Some example outputs of generative models trained to produce ShapeAssembly programs expressed with macros discovered by ShapeMOD, along with their training set nearest neighbors (NN) by geometric and program similarity. Each cuboid represents a part proxy bounding volume. Structures are formed through attaching parts to one another (red dots). The generative models produce a variety of plausible structures without memorizing their training data.

Interactive Shape Editing

Our final downstream task is interactive shape editing. We hypothesize that programs with macros will support easier, more efficient shape editing. To test this hypothesis, we built an interactive ShapeAssembly editor and conducted a user study with it. Above, we show a video demonstration of such an editing sequence.

Above we show the results from our user study. Top row: the initial program output shape (gray) and target shape (yellow) for each task in our goal-directed editing study. Bottom row: plots of how quickly participants were able to edit a program’s parameters to match the target shape, with 95% confidence intervals shown. The x axis is time elapsed in minutes, while the y axis is the mean of the running minimum of each participant’s corner distance to the target shape. In general, participants using ShapeMOD macros more quickly converged to the target shape and achieved a closer fit. To allow users to take breaks between tasks, time starts when the user makes their first edit for each task.

Related Publications

ShapeAssembly: Learning to Generate Programs for 3D Shape Structure Synthesis
R. Kenny Jones, Theresa Barton, Xianghao Xu, Kai Wang, Ellen Jiang, Paul Guerrero, Niloy J. Mitra, and Daniel Ritchie
Siggraph Asia 2020 Paper | Project Page | Code

StructureNet: Hierarchical Graph Networks for 3D Shape Generation
Kaichun Mo, Paul Guerrero, Li Yi, Hao Su, Peter Wonka, Niloy J. Mitra, and Leonidas J. Guibas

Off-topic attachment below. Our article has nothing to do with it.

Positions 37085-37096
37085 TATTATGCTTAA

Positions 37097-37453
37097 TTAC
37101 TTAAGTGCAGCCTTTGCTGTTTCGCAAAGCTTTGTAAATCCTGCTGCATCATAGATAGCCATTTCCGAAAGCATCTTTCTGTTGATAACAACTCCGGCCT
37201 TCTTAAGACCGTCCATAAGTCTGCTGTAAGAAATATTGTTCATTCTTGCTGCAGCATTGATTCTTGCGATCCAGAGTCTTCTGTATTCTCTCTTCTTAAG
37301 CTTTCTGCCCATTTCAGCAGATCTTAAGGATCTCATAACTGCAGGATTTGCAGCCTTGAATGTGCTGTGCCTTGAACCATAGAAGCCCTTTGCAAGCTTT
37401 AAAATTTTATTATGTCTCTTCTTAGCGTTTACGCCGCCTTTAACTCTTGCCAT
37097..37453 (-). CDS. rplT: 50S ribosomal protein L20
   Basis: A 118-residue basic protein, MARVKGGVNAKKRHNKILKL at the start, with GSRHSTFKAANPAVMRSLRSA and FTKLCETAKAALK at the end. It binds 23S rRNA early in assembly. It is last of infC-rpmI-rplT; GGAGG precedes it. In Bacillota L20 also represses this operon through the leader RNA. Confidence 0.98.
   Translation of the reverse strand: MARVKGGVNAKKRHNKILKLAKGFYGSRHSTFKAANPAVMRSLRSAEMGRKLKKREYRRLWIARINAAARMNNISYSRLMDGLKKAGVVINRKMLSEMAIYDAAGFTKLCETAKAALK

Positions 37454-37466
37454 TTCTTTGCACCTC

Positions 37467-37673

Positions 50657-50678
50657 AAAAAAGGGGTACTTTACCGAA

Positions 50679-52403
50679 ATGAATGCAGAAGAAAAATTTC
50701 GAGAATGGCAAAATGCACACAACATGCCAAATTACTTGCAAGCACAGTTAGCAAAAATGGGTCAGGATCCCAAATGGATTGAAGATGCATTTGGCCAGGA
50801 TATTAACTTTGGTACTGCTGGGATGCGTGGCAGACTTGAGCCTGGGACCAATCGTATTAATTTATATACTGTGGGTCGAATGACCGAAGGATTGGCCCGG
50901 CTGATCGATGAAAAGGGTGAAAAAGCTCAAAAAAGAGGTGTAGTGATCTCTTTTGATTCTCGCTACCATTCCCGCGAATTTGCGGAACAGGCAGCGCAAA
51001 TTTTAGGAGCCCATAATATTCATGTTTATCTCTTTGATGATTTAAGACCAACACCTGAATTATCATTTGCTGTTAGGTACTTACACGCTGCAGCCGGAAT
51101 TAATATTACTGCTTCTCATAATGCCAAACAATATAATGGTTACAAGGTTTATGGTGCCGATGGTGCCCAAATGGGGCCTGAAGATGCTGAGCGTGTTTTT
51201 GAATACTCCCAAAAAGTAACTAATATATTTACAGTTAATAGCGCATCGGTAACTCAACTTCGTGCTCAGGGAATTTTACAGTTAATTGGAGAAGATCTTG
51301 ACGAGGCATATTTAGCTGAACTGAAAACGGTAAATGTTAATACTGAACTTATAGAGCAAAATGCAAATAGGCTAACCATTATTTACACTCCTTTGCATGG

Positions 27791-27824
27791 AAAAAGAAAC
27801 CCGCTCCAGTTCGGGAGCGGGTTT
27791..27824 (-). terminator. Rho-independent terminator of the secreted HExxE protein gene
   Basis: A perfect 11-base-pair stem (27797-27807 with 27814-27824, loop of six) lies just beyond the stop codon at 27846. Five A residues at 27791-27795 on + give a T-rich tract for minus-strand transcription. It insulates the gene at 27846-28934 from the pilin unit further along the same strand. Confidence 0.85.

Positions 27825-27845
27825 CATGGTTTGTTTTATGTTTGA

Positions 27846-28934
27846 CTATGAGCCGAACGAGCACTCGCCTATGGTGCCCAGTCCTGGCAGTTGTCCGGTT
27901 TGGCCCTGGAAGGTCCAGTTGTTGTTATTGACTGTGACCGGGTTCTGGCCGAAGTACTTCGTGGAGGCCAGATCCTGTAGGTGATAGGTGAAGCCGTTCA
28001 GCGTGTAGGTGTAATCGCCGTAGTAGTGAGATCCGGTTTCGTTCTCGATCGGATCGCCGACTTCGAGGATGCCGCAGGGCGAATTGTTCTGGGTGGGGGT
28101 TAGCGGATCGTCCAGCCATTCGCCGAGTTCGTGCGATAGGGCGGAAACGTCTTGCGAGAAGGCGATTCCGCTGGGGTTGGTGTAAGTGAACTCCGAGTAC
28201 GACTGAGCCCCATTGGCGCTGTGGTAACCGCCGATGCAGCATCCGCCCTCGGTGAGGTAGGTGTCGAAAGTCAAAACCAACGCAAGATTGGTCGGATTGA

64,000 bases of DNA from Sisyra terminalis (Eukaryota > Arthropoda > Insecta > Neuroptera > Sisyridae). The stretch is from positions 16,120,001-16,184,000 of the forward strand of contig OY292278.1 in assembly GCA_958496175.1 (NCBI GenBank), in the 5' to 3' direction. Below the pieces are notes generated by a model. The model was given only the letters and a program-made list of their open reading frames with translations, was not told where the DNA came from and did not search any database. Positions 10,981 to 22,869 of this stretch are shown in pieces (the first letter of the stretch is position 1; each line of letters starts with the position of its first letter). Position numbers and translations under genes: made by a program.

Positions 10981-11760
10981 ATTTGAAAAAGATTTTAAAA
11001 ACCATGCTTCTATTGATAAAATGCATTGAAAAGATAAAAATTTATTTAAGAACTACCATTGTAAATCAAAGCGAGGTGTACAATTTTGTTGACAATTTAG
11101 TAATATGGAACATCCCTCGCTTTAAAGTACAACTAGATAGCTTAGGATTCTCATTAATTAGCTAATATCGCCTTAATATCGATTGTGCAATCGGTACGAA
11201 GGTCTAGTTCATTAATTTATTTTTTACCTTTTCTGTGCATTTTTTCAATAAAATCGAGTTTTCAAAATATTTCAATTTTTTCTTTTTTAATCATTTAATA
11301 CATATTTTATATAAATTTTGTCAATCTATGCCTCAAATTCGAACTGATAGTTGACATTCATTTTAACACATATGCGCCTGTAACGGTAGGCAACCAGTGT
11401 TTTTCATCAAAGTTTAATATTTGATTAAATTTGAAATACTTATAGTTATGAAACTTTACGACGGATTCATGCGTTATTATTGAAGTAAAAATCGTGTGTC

Siggraph Asia 2019 Paper | Project Page | Code

PartNet: A Large-scale Benchmark for Fine-grained and Hierarchical Part-level 3D Object Understanding
Kaichun Mo, Shilin Zhu, Angel X. Chang, Li Yi, Subarna Tripathi, Leonidas J. Guibas, and Hao Su
CVPR 2019 Paper | Project Page | Code


  title={ShapeMOD: Macro Operation Discovery for 3D Shape Programs},
  author={Jones, R. Kenny and Charatan, David and Guerrero, Paul and Mitra, Niloy J. and Ritchie, Daniel},
  journal={ACM Transactions on Graphics (TOG)},
  address = {New York, NY, USA},
  articleno = {153}


We would like to thank the participants in our user study for their contribution to our research. We would also like to thank the anonymous reviewers for their helpful suggestions. Renderings of part cuboids and point clouds were produced using the Blender Cycles renderer. This work was funded in parts by NSF award #1941808, a Brown University Presidential Fellowship, an ERC grant (SmartGeometry), and gifts from Adobe. Daniel Ritchie is an advisor to Geopipe and owns equity in the company. Geopipe is a start-up that is developing 3D technology to build immersive virtual copies of the real world with applications in various fields, including games and architecture.